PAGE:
Microsoft Office includes:
- Word: Word processing program.
- Excel: Spreadsheet program.
- PowerPoint: Presentation software.
- OneNote: Note-taking software.
Depending on which version you buy or subscribe to, you will also get some or all of these packages:
- Outlook: An email client.
- Teams: A team communication and collaboration client.
- Publisher: A desktop publishing program.
- Access: A database management system. By default, it uses the Microsoft Jet database engine.
- Skype for Business: Instant messenger and video call software.
LibreOffice includes these applications:
- Writer: Word processing program.
- Calc: Spreadsheet program.
- Impress: Presentation software.
- Draw: Vector graphics application.
- Base: Database management system. By default, it uses the HSQLDB but work is afoot to migrate to Firebird. You might need to install Base separately. On many Linux distributions, it’s not part of the core LibreOffice offering.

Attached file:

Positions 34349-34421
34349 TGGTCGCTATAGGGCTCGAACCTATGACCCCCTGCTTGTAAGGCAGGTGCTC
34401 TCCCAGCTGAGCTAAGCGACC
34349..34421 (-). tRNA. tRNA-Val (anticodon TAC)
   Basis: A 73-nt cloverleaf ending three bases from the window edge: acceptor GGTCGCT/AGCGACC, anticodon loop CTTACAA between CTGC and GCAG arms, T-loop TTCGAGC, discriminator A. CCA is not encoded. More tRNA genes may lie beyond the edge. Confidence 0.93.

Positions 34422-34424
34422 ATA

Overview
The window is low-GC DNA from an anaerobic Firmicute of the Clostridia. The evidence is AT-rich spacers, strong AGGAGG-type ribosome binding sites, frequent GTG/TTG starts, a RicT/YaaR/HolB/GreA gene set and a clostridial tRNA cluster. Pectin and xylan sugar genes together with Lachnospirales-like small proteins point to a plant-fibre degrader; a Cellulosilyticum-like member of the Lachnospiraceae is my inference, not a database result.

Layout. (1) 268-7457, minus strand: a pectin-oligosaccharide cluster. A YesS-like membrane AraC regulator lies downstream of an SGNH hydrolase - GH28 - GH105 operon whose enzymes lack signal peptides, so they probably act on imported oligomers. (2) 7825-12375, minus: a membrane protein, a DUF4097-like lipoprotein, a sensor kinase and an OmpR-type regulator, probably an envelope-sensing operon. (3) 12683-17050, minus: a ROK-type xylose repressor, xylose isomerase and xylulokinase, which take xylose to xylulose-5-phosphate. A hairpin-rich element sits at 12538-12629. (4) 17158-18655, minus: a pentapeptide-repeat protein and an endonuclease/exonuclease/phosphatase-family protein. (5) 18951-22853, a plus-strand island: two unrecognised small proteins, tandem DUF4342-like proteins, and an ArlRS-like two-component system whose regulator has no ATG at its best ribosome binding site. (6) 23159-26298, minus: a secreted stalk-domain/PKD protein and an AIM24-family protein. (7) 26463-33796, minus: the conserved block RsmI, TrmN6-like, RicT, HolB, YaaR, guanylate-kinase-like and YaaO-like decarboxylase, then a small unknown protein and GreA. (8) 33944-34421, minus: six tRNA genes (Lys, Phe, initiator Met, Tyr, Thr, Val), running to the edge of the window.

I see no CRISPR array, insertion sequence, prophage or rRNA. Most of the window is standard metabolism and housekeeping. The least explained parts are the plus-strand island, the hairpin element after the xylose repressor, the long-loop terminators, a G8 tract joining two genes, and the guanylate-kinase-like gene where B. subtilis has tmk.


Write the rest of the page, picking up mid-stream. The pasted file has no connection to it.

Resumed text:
If you need functionality that isn’t included in LibreOffice—such as an email client, desktop publishing application, or a messaging and collaboration program—you have many open-source options to choose from including well-known examples such as Thunderbird, Scribus, and Rocket.Chat. Of course, they won’t have the same look and feel as the rest of the office suite, and they won’t be tightly integrated.
Perhaps the biggest over-arching difference between the two office suites is their radically different approaches to cloud storage. LibreOffice doesn’t do cloud natively, although The Document Foundation has worked on something called LibreOffice Online. This is a tool for cloud providers—public or private—to incorporate into their offerings. It needs to be integrated with authentication and storage solutions to be functional. At the time of writing LibreOffice Online is frozen, pending further announcements.
Depending on your workflow and how often you move between different computers, cloud integration may or may not be important to you. If you need to achieve it with LibreOffice you can save documents to a local folder that is synced to the cloud storage of your choice. But you must set that up yourself, outside of LibreOffice.